Every year collegiate swimmers throughout the country are hungry to punch their ticket to one of the most selective, high stakes meets in all of swimming. The NCAA Division I Swimming Championships are regarded by many swimmers as being even more challenging to qualify for than the U.S. Olympic Trials. With a limited number of openings available, qualifying for the championships is no easy feat.
The NCAA allows 235 slots (men) and 281 slots (women) for individual events at the meet. Additionally, each team has a maximum roster capacity of 18 athletes. If a team manages to qualify more than 18 swimmers, they would be forced to leave excess athletes behind.
In individual races, swimmers who swim equal or faster than an NCAA “A” cut are automatically qualified for the championships. Although, swimmers who fail to achieve this cut still have an opportunity to qualify for the championships. The NCAA will invite swimmers who have an NCAA “B” cut to the meet as well. However, the meet is capped at 32 swimmers (men) and 41 swimmers (women) per event . Meaning, every swimmer with an NCAA “A” cut immediately goes, and the remaining slots are filled in with the swimmers next in line who achieved the “B” cut. The CSCAA lists the 2023 "A"und"B" cuts for each event.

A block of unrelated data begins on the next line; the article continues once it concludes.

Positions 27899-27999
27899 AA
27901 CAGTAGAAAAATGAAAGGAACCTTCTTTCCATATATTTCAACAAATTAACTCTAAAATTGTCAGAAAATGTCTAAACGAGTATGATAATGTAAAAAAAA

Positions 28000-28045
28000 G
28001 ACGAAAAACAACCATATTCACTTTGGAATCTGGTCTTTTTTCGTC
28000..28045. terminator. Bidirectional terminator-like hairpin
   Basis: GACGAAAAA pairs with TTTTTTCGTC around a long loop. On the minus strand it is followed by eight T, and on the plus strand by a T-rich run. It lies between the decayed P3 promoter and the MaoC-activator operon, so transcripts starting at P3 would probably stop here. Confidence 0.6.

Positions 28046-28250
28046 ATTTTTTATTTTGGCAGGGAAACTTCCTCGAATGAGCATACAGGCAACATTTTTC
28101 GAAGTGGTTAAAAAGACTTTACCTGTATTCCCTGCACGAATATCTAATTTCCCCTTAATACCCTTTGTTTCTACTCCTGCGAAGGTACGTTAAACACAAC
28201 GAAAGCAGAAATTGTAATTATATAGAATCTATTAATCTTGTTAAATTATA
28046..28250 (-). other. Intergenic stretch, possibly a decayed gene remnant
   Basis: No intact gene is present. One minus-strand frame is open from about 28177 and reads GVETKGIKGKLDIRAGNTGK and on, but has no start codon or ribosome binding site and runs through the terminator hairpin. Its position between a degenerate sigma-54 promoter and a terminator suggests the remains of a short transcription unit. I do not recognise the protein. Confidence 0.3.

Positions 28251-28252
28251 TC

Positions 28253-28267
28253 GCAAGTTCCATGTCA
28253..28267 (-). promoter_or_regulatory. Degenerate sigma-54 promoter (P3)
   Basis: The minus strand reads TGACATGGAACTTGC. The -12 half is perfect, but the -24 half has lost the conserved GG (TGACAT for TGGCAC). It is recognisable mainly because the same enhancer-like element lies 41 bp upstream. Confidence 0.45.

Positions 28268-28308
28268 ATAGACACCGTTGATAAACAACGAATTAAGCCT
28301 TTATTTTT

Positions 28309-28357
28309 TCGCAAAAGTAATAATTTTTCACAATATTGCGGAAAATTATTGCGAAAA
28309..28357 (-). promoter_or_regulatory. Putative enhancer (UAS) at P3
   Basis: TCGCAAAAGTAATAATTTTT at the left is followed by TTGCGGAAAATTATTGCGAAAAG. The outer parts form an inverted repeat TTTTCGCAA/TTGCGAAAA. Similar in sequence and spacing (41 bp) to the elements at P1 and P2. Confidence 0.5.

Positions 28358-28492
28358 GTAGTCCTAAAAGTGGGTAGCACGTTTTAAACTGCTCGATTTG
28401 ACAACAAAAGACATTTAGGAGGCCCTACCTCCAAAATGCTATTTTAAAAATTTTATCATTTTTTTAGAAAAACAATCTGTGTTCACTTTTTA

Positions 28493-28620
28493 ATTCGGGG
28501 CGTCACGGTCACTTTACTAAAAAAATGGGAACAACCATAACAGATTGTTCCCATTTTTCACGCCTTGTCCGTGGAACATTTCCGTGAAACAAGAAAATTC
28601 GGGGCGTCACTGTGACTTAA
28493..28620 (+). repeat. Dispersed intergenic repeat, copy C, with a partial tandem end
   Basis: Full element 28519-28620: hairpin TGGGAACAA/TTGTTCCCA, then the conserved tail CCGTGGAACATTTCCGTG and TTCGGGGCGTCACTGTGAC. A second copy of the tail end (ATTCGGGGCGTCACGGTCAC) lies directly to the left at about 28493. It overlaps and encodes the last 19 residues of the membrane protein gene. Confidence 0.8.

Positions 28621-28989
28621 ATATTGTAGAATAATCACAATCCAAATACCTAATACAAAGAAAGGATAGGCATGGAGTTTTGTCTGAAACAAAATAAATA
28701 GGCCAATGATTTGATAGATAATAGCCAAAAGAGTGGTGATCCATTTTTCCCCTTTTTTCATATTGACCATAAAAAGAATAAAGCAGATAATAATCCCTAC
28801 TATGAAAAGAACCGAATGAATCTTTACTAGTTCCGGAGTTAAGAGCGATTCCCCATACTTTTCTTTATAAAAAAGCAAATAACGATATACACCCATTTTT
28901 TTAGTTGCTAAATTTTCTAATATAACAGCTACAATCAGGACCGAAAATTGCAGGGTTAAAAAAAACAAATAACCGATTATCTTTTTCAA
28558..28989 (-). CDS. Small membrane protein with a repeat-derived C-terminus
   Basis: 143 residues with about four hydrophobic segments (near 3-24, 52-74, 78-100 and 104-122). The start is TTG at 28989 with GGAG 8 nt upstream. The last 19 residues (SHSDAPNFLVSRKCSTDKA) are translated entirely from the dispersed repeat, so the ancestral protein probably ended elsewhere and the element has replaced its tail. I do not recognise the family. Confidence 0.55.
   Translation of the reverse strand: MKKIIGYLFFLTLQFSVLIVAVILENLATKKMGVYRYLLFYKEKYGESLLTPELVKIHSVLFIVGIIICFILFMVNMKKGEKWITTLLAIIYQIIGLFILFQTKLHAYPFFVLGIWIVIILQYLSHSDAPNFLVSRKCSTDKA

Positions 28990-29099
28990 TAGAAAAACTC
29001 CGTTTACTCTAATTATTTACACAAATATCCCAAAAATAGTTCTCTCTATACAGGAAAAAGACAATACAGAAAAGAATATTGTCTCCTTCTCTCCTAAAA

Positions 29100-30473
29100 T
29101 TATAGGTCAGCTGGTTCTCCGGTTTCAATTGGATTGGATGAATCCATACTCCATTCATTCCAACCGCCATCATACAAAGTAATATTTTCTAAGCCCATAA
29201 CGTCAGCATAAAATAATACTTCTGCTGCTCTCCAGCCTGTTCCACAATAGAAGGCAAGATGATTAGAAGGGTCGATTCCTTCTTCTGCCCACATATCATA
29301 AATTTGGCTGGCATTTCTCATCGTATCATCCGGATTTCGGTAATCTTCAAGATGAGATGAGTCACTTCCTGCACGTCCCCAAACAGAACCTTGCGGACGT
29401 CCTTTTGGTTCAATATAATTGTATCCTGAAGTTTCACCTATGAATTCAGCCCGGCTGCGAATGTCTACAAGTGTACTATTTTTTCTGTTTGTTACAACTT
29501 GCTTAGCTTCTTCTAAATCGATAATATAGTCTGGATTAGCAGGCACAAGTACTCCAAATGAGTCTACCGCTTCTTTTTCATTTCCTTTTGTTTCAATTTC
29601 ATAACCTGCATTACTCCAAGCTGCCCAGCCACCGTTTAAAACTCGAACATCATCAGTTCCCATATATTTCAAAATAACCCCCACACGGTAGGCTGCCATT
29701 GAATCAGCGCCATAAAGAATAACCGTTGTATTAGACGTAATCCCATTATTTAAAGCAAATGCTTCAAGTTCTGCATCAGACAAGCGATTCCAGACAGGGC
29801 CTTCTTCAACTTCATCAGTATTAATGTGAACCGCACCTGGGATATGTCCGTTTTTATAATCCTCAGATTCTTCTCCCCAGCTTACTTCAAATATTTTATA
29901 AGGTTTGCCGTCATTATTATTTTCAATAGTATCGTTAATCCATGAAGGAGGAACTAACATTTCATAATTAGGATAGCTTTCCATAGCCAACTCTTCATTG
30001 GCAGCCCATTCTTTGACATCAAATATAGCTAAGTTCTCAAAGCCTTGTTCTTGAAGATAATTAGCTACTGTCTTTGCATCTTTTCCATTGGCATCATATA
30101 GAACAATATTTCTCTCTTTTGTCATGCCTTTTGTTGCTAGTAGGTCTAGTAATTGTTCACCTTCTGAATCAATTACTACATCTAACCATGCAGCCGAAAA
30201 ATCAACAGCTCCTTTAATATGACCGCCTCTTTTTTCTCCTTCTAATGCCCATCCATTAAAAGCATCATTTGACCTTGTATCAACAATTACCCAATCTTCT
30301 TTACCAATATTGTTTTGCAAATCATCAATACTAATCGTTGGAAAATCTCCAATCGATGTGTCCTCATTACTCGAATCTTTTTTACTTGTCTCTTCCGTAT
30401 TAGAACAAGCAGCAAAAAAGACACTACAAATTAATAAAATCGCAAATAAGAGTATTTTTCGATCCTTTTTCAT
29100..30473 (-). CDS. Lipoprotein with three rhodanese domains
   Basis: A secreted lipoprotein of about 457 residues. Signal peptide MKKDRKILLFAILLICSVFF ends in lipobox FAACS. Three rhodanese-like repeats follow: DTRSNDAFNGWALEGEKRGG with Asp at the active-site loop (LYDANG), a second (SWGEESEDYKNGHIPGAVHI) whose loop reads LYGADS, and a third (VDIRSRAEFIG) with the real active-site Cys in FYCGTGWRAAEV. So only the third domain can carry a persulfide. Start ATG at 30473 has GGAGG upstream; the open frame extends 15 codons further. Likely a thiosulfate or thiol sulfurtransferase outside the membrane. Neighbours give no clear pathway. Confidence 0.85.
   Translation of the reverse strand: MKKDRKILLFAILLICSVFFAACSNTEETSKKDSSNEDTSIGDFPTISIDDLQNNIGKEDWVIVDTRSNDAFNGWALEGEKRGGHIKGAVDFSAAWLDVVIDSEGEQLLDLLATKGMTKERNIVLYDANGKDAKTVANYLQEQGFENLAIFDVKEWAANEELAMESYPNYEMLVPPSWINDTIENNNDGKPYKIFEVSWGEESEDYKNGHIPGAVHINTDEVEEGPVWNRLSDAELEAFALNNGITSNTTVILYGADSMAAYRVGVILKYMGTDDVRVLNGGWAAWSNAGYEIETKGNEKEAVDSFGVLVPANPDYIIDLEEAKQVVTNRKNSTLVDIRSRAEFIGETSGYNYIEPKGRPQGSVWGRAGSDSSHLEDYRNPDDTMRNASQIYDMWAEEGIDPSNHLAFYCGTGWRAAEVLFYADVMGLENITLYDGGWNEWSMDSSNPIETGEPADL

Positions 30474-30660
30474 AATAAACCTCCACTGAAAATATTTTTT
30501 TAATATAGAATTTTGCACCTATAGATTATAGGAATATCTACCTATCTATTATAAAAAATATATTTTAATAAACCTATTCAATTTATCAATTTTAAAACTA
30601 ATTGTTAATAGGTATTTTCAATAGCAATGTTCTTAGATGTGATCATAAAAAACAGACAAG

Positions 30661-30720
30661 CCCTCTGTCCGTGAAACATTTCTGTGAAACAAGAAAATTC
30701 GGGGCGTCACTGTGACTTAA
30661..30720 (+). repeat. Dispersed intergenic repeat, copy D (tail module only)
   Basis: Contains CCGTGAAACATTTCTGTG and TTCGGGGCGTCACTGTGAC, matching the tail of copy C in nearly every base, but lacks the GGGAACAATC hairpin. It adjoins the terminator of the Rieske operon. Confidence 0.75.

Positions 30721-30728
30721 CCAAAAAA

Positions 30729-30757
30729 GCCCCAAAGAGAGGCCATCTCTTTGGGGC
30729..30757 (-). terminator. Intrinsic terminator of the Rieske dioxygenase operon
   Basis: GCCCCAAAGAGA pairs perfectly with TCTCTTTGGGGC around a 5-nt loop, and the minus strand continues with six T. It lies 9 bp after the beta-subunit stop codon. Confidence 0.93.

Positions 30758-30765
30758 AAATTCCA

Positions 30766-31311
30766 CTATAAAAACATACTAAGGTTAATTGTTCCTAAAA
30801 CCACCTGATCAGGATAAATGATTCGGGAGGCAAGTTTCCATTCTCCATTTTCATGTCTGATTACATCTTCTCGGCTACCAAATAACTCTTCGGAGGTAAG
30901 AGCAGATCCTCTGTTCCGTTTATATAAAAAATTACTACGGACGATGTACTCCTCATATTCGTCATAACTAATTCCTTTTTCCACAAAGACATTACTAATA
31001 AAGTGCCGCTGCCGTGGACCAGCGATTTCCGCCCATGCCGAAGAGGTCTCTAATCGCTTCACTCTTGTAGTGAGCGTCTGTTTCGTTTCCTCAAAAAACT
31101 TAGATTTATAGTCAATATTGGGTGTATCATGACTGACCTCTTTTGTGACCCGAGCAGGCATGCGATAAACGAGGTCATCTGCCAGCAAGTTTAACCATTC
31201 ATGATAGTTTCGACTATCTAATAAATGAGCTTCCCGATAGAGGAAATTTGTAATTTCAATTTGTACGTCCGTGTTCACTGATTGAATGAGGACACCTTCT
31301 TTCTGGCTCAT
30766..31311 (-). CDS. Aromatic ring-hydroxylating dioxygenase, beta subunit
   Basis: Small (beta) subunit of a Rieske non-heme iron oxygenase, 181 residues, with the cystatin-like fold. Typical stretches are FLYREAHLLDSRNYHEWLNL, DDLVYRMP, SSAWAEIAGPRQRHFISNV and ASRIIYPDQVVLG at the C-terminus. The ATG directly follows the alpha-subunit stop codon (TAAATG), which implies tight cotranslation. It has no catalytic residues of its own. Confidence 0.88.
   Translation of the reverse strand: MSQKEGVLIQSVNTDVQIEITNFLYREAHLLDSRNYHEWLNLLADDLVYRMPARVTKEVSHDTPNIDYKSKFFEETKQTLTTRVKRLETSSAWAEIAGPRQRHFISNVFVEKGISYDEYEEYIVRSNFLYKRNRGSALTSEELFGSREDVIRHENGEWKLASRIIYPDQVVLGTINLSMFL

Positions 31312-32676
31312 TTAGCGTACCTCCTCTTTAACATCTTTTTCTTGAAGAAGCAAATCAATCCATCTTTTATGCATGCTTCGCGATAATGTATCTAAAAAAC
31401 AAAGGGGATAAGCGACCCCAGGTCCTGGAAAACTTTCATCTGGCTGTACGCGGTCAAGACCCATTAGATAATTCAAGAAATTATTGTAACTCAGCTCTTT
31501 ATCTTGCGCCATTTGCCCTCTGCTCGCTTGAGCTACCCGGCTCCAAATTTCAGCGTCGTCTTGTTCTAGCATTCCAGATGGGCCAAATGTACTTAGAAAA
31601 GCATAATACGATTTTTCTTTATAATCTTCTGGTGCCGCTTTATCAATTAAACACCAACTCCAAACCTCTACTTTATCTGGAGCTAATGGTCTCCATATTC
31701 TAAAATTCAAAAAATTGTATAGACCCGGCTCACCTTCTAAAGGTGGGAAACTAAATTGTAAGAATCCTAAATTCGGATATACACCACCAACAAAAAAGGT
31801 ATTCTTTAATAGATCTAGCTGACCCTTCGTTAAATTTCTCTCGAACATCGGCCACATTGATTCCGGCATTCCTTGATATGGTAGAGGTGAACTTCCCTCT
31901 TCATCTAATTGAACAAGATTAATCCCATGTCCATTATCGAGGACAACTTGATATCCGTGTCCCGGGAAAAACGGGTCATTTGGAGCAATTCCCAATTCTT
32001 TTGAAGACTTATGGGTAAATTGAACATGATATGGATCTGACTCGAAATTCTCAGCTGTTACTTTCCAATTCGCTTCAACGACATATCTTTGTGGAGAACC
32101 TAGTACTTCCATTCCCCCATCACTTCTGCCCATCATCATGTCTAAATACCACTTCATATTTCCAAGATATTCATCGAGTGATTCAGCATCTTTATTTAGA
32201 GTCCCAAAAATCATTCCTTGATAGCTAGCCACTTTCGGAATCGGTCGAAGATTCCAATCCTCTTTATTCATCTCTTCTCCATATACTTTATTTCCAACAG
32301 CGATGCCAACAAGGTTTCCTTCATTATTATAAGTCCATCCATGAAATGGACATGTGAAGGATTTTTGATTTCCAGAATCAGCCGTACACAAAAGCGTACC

Relays are also a part of the meets lineup. For a relay team to qualify for the championships, the 4 swimmer squad must achieve an NCAA “A” cut. Unlike individual events, the NCAA does not invite athletes who achieve a “B” cut. Nonetheless, once a team has an “A” standard relay, they can also enter all relays in which they have a “B” standard, this is known as a “Provisional Standard.” Additionally, if a school has 4 individual swimmers qualified for the championships, they can swim together on a relay where they have at least a “B” cut.
Confusing? Yes. Inspiring? Definitely. The NCAA Division I Swimming Championships take place in March of every year. Bookmark those cuts, because you’ll need them.